Denver, CO (PRWEB) June 26, 2012
The newest book from productivity expert Laura Stack was released to bookstores nationwide today. The highly anticipated missive from one of the time management and productivity industry’s most highly regarded authorities, Stack’s fifth book, “What To Do When There’s Too Much To Do,” (Berrett-Koehler; $15.95) addresses economy-fueled changes in the workplace that place focus on a results-driven strategy that boils down to achieving more through less work, and shaving 90 minutes off the work day in the process.
Stack’s “Work Less, More Success” guide to time management offers a sensible approach to prioritizing tasks by conscientiously reducing time sinks and utilizing proven techniques she has developed over two decades as a productivity consultant.
“Reduce, reduce, reduce,” is the mantra throughout Stack’s book. She focuses on efficiency techniques to reduce hours and increase productive habits at work. The goal is to achieve better job performance and in doing so, more time for family and personal goals.
“Bosses should stop valuing an employee who works 60 hours over one who works 40, if the 40-hour-a-week employee is producing greater value," Stack says. "In today’s tight economy where employment is at a premium, supervisors are looking at results when determining value in their staff members.
"The employee who is still in the office at 7:00 every night is no longer the respected “workaholic” of the past, but someone whose time management skills are questionable."
Stack offers a six-step Productivity Workflow Formula (PWF) she developed to reduce inefficiency and organize around the tasks that really are important. The objective is to let go of those tasks that don’t matter to the employee, the organization, or the boss and instead focus attention on those tasks that do matter. Stack's practical strategies will help overworked and overwhelmed professionals evaluate the use of their time and reduce obligations, meetings, email processing, distractions, interruptions, and inefficiencies.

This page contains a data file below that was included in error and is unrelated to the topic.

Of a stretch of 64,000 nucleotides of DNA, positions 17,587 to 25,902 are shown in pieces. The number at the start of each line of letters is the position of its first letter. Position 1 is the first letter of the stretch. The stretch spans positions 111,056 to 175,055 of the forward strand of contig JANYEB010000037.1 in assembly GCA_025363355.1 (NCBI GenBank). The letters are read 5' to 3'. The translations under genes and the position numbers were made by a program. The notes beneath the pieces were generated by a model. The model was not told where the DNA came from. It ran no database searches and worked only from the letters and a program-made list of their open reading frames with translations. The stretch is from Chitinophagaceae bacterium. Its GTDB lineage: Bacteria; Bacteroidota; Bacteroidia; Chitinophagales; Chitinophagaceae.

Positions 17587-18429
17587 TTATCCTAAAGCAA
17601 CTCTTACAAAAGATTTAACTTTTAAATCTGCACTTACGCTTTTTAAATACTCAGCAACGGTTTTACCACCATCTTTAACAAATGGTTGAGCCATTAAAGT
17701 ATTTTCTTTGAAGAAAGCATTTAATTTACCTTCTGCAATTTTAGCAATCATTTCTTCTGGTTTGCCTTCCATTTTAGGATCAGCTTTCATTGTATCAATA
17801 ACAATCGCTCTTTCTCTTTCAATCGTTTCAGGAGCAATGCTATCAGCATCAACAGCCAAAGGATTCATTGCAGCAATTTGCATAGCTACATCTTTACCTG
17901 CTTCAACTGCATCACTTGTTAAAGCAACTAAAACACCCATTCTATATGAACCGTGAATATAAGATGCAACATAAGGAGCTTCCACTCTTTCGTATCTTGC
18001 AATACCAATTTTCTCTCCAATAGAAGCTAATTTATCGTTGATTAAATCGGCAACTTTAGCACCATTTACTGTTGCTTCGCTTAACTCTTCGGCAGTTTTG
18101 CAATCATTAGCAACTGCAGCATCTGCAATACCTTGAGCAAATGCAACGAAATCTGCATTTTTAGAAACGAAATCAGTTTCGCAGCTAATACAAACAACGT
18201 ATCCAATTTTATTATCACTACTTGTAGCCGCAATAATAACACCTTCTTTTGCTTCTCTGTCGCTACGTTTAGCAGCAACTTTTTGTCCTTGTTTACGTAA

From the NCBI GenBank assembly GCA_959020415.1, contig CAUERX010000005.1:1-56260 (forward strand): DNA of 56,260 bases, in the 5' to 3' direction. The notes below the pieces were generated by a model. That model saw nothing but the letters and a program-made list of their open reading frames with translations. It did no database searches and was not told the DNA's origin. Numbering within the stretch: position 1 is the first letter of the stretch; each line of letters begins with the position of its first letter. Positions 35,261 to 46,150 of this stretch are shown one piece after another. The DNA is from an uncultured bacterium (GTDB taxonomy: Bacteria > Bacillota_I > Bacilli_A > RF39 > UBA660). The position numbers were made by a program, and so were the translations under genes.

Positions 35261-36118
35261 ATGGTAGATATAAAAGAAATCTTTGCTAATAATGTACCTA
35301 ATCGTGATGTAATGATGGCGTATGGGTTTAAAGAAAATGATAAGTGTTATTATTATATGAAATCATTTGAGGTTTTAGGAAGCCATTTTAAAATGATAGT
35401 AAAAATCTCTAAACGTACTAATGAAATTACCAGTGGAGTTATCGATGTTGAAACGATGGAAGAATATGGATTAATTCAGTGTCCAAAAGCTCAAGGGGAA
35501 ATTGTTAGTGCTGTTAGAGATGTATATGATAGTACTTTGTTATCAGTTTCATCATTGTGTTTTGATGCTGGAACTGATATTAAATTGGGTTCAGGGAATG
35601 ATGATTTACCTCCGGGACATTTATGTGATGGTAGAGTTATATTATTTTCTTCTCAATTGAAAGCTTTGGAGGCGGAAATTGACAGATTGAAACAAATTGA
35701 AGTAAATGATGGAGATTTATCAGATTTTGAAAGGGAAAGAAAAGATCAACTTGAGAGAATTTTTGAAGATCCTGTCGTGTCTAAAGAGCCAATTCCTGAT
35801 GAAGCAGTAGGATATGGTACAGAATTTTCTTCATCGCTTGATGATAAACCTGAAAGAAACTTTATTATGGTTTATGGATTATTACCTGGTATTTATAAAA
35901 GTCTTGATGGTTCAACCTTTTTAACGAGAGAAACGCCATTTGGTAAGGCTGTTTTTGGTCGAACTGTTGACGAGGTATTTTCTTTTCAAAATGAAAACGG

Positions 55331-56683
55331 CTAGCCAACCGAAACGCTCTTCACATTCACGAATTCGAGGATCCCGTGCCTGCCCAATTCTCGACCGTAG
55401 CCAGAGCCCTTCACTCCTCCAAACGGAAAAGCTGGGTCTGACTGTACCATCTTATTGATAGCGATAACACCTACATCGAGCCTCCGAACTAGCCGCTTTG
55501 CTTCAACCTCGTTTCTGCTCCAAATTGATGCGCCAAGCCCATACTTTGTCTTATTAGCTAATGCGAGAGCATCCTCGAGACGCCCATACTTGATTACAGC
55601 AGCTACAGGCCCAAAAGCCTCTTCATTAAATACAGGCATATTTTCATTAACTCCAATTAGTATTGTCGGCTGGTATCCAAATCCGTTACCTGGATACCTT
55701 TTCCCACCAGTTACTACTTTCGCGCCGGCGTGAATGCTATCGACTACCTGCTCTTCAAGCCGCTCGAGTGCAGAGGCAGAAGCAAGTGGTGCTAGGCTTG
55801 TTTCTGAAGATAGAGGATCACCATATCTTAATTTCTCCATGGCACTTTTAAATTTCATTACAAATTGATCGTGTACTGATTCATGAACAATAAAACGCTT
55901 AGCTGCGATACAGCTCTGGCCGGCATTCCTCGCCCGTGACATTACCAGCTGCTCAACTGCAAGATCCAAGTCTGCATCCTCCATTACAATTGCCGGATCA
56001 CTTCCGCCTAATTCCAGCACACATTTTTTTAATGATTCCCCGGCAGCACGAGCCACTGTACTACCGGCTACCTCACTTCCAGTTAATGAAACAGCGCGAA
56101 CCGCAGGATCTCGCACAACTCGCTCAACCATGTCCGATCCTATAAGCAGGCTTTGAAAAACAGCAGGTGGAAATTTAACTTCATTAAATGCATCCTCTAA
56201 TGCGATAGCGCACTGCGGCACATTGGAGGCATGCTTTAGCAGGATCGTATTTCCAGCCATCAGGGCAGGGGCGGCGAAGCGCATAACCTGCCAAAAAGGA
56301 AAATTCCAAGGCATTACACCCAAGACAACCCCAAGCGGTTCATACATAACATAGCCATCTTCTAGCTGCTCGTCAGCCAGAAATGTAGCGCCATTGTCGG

In the book, Stack points to studies that repeatedly show that 60-hour work weeks result in a decrease in productivity. Exhaustion erodes judgment and performance, and there’s nothing productive about correcting mistakes later on.
“You know you can’t work any harder,” Stack says. “If you want to accomplish greater results, you have to stop trying to do more with less, and instead do less and achieve more.
"Organizations need strong leaders willing to stand up to implicit hours-based reward systems and make radical changes that embrace a focus on results, and reform their cultural reward systems.”
For more information, visit TheProductivityPro.com, Email Laura(at)TheProductivityPro(dot)com, or call 303-471-7401.
About the Author
About Laura Stack:
Laura Stack is a time management and productivity expert who has been speaking and writing about human potential and peak performance since 1992. She has implemented employee productivity improvement programs at Wal-Mart, Cisco Systems, UBS, Aramark, and Bank of America. Stack presents keynotes and seminars internationally for leaders, entrepreneurs, salespeople, and professional services firms on improving output, lowering stress, and saving time in the workplace.
The president of The Productivity Pro®, Inc., a time management firm specializing in high-stress environments, Stack is the bestselling author of five books: “What to do When There’s Too Much to do” (2012); “SuperCompetent” (2010); “The Exhaustion Cure” (2008), “Find More Time” (2006), “Leave the Office Earlier” (2004), and “What to Do When There’s Too Much to Do” (scheduled for release in June 2012). The 2011-2012 President of the National Speakers Association and recipient of the Certified Speaking Professional (CSP) designation, Stack has served as a spokesperson for Microsoft, 3M, Xerox, and Office Depot and is the creator of The Productivity Pro® planner by Day-Timer. Widely regarded as one of the leading experts in the field of employee productivity and workplace issues, Stack has been featured nationally on the CBS Early Show, CNN, and in USA Today and the New York Times.